Have you always wondered what “Believe women” really means?
It doesn’t mean “Automatically believe what women say all the time.” It doesn’t mean “Women are incapable of lying and you should treat us as such.”
It points out that when it comes to issues related to gender and violence—abuse, rape, harassment—society’s knee-jerk reaction is to side with the abuser, who is most often a man. Right now, when a woman speaks her truth, people constantly work to see how she's the liar, while the man, the abuser, is not treated with the same scrutiny. Everything and anything is used to discredit her, because we’re working from the assumption that she is lying, and all we have to do is find out why.
Take Utah Sen. Orrin Hatch (R), for example:
How does Hatch know that Kavanaugh is honest? How does he know that Kavanaugh is not being deceitful and not straightforward? Sen. Hatch doesn’t. Yet he’s making the decision to listen to one side and use it to make judgments about Christine Blasey Ford. Perhaps if he thought to “believe women,” he’d at least want to hear from her himself before basically calling her a confused liar.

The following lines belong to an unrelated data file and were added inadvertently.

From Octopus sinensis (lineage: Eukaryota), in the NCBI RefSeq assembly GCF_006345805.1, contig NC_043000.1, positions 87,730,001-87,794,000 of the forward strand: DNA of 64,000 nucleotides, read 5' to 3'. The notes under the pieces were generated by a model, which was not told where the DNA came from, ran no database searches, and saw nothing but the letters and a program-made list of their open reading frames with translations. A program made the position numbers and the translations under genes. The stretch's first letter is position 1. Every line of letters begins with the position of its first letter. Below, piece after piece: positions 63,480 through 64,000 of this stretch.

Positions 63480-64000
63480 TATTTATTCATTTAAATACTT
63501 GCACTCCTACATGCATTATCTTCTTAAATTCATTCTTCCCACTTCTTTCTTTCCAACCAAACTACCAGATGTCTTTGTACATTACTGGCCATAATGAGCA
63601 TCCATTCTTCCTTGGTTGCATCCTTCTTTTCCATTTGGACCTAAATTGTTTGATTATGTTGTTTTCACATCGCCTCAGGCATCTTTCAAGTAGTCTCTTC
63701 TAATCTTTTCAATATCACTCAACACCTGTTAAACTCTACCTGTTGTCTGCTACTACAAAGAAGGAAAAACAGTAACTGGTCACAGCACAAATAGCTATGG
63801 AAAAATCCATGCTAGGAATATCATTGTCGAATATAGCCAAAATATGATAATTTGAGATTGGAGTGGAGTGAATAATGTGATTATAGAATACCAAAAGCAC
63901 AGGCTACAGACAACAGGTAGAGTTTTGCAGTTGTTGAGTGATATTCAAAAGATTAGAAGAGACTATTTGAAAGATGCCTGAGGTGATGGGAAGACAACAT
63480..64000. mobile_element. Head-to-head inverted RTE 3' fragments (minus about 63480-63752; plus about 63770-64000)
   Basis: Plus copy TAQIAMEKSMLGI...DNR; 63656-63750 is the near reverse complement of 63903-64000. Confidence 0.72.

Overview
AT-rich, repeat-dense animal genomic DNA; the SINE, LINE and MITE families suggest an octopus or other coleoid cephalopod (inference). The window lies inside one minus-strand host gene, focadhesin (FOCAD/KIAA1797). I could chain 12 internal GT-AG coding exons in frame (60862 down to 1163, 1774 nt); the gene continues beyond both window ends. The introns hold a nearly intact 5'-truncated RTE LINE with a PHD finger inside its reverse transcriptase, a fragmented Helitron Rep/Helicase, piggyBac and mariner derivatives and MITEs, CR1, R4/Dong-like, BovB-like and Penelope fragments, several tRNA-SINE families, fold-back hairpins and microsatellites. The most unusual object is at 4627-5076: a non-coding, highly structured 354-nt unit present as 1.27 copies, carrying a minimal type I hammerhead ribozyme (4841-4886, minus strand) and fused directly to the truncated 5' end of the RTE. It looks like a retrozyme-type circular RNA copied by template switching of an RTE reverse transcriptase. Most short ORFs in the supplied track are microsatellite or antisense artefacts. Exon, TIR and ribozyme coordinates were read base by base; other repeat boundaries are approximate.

Siding with Kavanaugh completely ignores the fact that Kavanaugh has every reason to lie. Ford has nothing to gain from coming forward. She already has been working on healing from the trauma; she didn’t want to divulge it as a public duty. Kavanaugh, on the other hand, is closer to one of the cushiest and most powerful jobs in America. How is that factor not considered in whether to take Brett’s words at face value?
Someone who is capable of sexual assault is capable of lying. As I wrote in The New York Times years ago, “Yes, a tiny number of people lie about being raped, but almost all rapists lie about raping.”